An ongoing controversy in the auction world took another turn recently when famed singer and activist Harry Belafonte sued the family of the late Martin Luther King, Jr. to regain rights to three historic papers he claims were given to him by Dr. King, Dr. King's wife Coretta and Dr. King's former associate Stanley Levinson.
History of the dispute
The issue first came gained public exposure in 2008 when Belafonte took the papers to be appraised in preparation for selling them at auction. At that time, Dr. King's family claimed that Belafonte wasn't the rightful owner of the documents.
Since then, the documents have lingered in storage while both parties tried to reach a deal, but those talks appear to have broken down now that Belafonte has brought his lawsuit and asked that the federal court in Manhattan rule they are his personal property.
Belafonte was a close friend and supporter of Dr. King throughout the civil rights era, and he came into possession of the three documents around the time of Dr. King's assassination in 1968. They include a three-page outline of Dr. King's 1967 speech, "The Casualties of the War in Vietnam," which was written on a legal pad in Belafonte's apartment in New York City; a letter of condolence written by President Lyndon Johnson to Dr. King's widow, Coretta Scott King, shortly after Dr. King's death; and an envelope Dr. King was carrying in his pocket on the morning he was shot, which contained notes on a speech he planned to give that day in Memphis.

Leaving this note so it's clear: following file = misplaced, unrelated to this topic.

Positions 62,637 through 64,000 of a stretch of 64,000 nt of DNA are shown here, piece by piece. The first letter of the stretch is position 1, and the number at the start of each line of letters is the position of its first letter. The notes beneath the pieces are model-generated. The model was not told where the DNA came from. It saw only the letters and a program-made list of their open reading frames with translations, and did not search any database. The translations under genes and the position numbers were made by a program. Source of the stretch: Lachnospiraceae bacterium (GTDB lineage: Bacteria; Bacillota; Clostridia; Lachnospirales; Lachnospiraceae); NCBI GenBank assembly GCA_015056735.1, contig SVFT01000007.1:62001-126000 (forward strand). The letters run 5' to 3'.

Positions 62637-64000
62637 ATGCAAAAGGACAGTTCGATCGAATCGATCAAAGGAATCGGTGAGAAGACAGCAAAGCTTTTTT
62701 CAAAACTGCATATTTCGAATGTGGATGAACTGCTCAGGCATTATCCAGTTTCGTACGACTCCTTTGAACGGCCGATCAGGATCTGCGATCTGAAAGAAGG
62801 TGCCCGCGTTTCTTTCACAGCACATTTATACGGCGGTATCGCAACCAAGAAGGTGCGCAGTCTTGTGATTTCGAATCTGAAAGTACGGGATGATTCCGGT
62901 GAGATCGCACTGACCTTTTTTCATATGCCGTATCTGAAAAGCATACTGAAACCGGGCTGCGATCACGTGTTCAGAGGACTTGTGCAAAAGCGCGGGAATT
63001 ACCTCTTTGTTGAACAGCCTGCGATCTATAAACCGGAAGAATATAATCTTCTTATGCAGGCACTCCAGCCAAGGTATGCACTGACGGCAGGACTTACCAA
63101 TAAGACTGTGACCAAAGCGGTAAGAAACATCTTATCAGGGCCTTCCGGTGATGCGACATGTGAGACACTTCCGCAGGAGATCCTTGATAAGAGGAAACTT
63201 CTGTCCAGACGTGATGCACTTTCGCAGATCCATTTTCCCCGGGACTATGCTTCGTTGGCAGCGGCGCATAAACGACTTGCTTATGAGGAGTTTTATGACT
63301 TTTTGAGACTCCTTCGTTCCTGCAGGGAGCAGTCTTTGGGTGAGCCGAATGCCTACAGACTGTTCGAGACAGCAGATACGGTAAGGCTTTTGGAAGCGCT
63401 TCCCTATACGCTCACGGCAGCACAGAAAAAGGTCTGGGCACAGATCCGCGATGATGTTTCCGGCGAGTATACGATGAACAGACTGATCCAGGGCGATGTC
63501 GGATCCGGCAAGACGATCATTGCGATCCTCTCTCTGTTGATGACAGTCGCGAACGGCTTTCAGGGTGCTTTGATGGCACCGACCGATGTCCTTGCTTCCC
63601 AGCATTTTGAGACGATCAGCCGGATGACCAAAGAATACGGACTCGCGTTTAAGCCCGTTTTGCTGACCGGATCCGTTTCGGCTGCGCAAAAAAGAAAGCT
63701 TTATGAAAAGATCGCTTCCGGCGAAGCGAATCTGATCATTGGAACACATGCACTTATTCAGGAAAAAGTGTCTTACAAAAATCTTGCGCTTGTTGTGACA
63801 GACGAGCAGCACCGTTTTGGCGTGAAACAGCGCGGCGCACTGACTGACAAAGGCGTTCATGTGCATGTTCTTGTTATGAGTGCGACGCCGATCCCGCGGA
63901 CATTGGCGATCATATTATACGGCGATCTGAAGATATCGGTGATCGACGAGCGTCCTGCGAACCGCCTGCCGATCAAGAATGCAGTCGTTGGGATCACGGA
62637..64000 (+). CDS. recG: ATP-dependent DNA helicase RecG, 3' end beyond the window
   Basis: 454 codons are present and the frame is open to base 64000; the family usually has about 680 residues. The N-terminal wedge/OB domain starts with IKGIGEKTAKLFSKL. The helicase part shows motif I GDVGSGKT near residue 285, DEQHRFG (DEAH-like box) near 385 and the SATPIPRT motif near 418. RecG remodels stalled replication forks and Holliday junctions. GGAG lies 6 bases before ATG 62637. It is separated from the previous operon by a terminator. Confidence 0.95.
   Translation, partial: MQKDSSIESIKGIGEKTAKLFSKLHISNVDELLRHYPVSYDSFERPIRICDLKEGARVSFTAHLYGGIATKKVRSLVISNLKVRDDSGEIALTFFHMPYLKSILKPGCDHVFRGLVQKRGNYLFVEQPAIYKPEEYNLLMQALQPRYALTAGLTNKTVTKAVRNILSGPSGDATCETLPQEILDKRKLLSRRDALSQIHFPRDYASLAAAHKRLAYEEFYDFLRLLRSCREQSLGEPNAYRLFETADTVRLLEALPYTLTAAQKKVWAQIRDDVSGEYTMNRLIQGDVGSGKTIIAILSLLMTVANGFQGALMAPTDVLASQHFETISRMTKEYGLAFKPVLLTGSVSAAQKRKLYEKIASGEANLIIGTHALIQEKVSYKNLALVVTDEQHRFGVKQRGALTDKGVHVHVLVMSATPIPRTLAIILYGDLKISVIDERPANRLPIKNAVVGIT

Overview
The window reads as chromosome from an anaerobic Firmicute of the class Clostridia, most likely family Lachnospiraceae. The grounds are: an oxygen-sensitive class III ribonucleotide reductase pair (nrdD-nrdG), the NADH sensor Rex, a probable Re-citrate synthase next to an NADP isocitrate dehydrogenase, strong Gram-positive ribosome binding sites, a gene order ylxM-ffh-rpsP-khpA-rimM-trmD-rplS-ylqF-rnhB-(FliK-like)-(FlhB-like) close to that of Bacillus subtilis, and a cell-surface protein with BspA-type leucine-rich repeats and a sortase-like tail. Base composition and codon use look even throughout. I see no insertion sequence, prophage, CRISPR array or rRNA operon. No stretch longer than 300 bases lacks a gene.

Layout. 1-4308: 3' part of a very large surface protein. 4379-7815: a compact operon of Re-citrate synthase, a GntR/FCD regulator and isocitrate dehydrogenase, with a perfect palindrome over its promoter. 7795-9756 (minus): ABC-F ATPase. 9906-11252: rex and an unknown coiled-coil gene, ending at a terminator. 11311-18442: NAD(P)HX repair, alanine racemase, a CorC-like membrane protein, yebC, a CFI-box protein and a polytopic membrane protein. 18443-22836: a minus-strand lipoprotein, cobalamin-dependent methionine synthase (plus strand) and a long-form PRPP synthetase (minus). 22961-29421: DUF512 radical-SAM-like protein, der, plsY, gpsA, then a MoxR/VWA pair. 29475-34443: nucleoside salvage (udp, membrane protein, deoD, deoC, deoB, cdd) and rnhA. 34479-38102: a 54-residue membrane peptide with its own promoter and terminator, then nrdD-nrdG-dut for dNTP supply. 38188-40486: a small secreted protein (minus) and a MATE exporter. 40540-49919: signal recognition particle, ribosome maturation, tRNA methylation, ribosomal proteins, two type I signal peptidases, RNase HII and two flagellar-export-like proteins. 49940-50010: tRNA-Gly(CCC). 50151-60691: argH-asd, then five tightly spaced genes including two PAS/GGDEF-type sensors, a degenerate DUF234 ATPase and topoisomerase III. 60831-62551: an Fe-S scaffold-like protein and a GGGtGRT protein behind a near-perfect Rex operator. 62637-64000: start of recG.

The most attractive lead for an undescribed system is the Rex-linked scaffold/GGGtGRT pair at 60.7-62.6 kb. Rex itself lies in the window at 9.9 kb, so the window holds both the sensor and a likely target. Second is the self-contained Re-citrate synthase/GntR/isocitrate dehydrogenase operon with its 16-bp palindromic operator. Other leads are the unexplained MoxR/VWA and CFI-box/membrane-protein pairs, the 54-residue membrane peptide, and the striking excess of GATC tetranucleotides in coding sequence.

Belafonte claims he wanted to sell the documents as part of a collectibles auction in order to raise money for the Barrios Unidos charity organization, which works with street gangs in an effort to eliminate violence.
King memorabilia has caused previous auction controversies
According to The New York Times, this is far from the first time that an attempt to auction off pieces of King memorabilia has led to a legal challenge from the King estate.
In 1986, Coretta Scott King unsuccessfully sued Boston University, where King received his Ph.D, to try to regain ownership of approximately 83,000 documents the late reverend had given to the school in the mid 1960s.
Then, in 2011, the King estate filed a lawsuit in order to prevent Dr. King's former secretary, Maude Ballou, from selling off about 100 documents, notes, letters and speeches that were written by the doctor at an antiques auction.
That effort was again unsuccessful, as Ballou and her son were able to show that she was given the documents by Dr. King when she worked for him in the 1950s, and the federal judge overseeing the case ruled that the estate had missed out on the statute of limitations to reclaim them. That statute of limitations ruling could also come to bear on the Belafonte case.
The many issues over the auctioning of items related to Dr. King shows just how remarkable of a legacy the reverend has, and the complexities of trying to manage that legacy.
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